Yeah, I'm just going to go ahead and work with the Corrie and pre-draft it instead of trying to do it as I go along. I think that'll be better for me starting out.

I think I did manage to do a whole pack of the .7oz Joann stuff last night, after the disasterous attempt on the first pack...I set the twist last night so I'm going to try to work with it today and see how it is! It seems okay so far...I had a bit of trouble joining ends but other than that it seems strong enough.

Shan't be working with it again, though. Unless for some strange reason I just feel like it, heh.
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« Reply #13 on: February 24, 2009 08:52:34 AM »

If you like the color of the Joann's, why not go for a real 'artsy' yarn and tuck itty bitty pieces of it here and there throughout your Corrie.  I really looks cool!
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« Reply #14 on: February 24, 2009 09:01:04 AM »

I was thinking about that! I'm definitely going to try it at some point.
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« Reply #15 on: March 29, 2009 05:05:39 PM »

I know this thread was last commented in last month but I'm throwing my two cents in anyway.  Grin

I just started spinning this past week and I've gone through everything I got from STS.  Roll Eyes I had gone out and bought a bag of the different colored rovings from Hobby Lobby and everything I did with the first few bits of it was horrible. Then I got out the wool that I'd been sent and it was totally different. I'm having better luck now with the cheap Hobby Lobby stuff just by practicing with the better quality wool. Last night I was able to get a fairly even yarn when I couldn't a few nights before. It's pretty scratchy but it would be neat felted.

This is a ball of the blue wool that came in the Hobby Lobby package.



I called Joann's because I'm waiting for my sheep shed studio order to come in and I'm having to ration what wool I have left until it gets here. I asked the girl if they carried wool for spinning, not just felting. She took forever to come back and said, "Well someone told me yes and someone told me no, so I don't know." I told her, "I'm driving from 20 minutes away and I don't think I'm going to come unless you know for sure. So she came back and said yes they did. I knew that they wouldn't but I went anyway. Those packages were .7 ounces for $3.99. I decided that I would be better off fiending than to spend it. BUT I thought it looked like you could probably spin it if you didn't mind spending an arm and a leg out of sheer convenience. Little bits of it mixed in with the good stuff would be cool for color.
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« Reply #16 on: July 23, 2009 04:04:19 AM »

Those little bags are all that I've been spinning since I made my spindle. I checked Michael's, JoAnn's, and Hobby Lobby. Nothing for spinning. I will say that the yarn I've made from this stuff is undesirable, but I'm also sure that the roving isn't totally to blame for that Tongue

Anyone know what the roving is? All the bag says on it is 'wool'. I'm curious.
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kwicz
« Reply #17 on: July 23, 2009 05:59:59 PM »

The wool in those packages is probably mixed from so many sources they can't keep track. I have gotten packages that drafted more smoothly than the Romney I've been working with, and packages that drafted like they were already felted. I bought them with 40% off coupons (and one package on clearance marked down 60%!) so the price wasn't that outrageous to me, and it was worth it to see if I could work with the wool after discovering that I'm allergic to raw wool and certain commercial wool dyes and treatments. I even knitted a pair of socks from that wool, and while it is more scratchy than the Romney, it's still pretty comfy and I've even washed them in the machine with only mild fulling.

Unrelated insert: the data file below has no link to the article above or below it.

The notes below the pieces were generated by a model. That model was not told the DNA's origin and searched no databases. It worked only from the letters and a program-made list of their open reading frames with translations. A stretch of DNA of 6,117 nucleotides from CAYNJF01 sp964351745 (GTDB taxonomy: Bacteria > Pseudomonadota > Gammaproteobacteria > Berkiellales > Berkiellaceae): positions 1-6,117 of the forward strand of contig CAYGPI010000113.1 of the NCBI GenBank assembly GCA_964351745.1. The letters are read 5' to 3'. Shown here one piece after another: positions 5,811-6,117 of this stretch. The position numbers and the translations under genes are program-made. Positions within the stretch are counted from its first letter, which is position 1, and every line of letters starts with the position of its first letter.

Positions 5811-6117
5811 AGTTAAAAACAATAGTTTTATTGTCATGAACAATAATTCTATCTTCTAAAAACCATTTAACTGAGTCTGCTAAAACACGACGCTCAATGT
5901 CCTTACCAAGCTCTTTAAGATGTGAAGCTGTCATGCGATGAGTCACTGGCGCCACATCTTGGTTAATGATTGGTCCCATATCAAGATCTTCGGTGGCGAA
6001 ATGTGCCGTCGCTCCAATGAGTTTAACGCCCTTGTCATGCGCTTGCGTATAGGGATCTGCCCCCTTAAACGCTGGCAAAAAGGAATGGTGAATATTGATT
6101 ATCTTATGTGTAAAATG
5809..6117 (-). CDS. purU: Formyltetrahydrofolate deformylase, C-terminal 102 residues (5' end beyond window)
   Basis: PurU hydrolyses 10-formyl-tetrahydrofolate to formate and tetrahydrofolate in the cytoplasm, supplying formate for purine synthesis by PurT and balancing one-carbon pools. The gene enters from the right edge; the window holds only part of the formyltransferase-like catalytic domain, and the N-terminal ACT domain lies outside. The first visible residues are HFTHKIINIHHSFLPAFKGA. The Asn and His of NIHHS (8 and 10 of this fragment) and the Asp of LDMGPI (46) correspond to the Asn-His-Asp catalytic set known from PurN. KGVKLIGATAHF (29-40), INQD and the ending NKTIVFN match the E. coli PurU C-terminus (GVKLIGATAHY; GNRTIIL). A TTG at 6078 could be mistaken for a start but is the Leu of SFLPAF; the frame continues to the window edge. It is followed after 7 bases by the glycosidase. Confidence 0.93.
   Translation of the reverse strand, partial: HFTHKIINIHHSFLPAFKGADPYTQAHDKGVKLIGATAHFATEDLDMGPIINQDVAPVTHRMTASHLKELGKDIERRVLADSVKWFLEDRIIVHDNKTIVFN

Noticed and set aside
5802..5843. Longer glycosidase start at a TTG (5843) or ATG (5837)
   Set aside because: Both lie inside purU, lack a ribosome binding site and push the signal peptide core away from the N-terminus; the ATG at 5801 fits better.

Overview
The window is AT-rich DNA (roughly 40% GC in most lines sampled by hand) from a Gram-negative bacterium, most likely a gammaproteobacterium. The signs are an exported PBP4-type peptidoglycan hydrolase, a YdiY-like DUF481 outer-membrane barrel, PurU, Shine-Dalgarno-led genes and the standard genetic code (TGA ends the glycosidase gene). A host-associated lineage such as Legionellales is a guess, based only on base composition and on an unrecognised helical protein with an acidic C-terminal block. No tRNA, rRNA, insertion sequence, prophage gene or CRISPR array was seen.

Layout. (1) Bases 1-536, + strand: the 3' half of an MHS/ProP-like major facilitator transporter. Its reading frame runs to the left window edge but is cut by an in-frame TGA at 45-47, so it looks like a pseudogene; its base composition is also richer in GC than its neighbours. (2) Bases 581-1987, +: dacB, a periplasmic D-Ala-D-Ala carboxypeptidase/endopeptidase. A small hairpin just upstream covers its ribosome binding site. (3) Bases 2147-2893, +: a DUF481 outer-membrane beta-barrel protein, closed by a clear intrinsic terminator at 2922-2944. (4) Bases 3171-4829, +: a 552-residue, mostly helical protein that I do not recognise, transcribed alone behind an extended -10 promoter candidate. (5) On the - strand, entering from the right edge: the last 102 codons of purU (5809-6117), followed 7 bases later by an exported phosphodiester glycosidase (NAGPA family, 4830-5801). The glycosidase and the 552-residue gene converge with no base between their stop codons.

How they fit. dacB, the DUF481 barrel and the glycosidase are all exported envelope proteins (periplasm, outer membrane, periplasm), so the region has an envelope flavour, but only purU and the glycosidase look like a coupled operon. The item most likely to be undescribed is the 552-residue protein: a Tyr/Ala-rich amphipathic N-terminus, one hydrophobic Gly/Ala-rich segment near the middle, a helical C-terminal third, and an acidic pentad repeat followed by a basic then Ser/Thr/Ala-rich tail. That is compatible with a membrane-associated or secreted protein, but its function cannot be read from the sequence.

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« Reply #18 on: August 12, 2009 03:36:55 AM »

I also tried spinning with the packages of multi colored craft store wool back when I started on my drop spindle. For me, it was horrible, and I of course later discovered it was meant to be used with needle felting. I ended up putting mine aside and using it when i got my hand carders to make my first kind of 'weird' yarn.

This whole thread has reminded me how AWESOME it would be if craft stores sold spinning fiber. Droooooooll. Heck, I'd be happy if any of my three LYS's did. I shouldn't complain. I'm in Fort Wayne, Indiana. I feel blessed to have three!
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« Reply #19 on: August 12, 2009 04:58:52 PM »

We should start writing to the craft stores about it. If they realize they've got a market for it, maybe they'll start stocking the good stuff.
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« Reply #20 on: August 24, 2009 10:17:32 PM »

Well, I've just written JoAnn's an email. I'll probably copy and paste it to Michael's and Hobby Lobby soon, though obviously I'll replace 'JoAnn's' with their respective store names. Tongue

"Of all the craft stores that I've visited, I love JoAnn's the most. I have only one small complaint. While I can find some wool roving in the store and on the website for needle felting, it's only in small amounts. I don't felt, but I do spin. If JoAnn's carried spinning supplies, I would just die of happiness. As it is now, spinners in my area have to order our spinning material online, and while we love to look at all the fiber there is out there, we're in agreement that it would be much better to have someplace nearby to go when we need our fiber fix. I've found spinning books at JoAnn's before, and whenever I find a new one I grab it as quick as I can, since I'm very unlikely to see one in a bookstore. Why not broaden your customer base by including supplies for spinners?"

The 'spinners in my area' part is basically me and me. Because I don't know any other spinners in my area. Tongue But they don't have to know that, because there may very well be others who feel the same way! Wink
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« Reply #21 on: August 25, 2009 05:49:21 AM »

Then what will happen to all the crafty folks that sell their own roving??
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« Reply #22 on: August 25, 2009 04:14:26 PM »

Mass-produced JoAnn's roving isn't very good, as we've seen, and it's also overpriced. The only thing that would really change is that spinners who are running low or out of fiber can pick up some to tide them over. Like if you're running low on French champagne so you run out to grab a beer.

And they prob'ly won't listen to me anyway. XD
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KeepingInTouch
« Reply #23 on: October 20, 2011 10:52:08 AM »

Have any of you tried the Bernat Felting Natural Wool. It is less expensive. And it is a lot like pencil roving with more twist. With a little untwisting and a pull it pre-drafts nicely. Just an idea.
Karla newbie spinner but long time yarn hoarder  Smiley